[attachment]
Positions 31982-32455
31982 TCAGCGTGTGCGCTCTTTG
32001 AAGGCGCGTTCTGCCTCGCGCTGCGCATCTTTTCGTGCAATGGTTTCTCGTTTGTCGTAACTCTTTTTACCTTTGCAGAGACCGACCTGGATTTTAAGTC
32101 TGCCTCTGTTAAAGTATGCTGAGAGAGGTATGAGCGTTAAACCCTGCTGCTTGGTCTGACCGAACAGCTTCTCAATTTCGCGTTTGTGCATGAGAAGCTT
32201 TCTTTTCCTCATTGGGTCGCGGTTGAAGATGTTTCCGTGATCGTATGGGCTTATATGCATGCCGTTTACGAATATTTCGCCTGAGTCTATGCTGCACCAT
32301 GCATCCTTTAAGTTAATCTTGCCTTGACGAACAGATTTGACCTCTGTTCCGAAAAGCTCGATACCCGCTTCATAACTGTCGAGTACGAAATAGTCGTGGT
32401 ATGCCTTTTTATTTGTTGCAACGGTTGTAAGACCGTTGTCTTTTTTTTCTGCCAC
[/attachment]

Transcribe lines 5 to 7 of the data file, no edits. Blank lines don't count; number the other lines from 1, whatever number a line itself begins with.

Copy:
32201 TCTTTTCCTCATTGGGTCGCGGTTGAAGATGTTTCCGTGATCGTATGGGCTTATATGCATGCCGTTTACGAATATTTCGCCTGAGTCTATGCTGCACCAT
32301 GCATCCTTTAAGTTAATCTTGCCTTGACGAACAGATTTGACCTCTGTTCCGAAAAGCTCGATACCCGCTTCATAACTGTCGAGTACGAAATAGTCGTGGT
32401 ATGCCTTTTTATTTGTTGCAACGGTTGTAAGACCGTTGTCTTTTTTTTCTGCCAC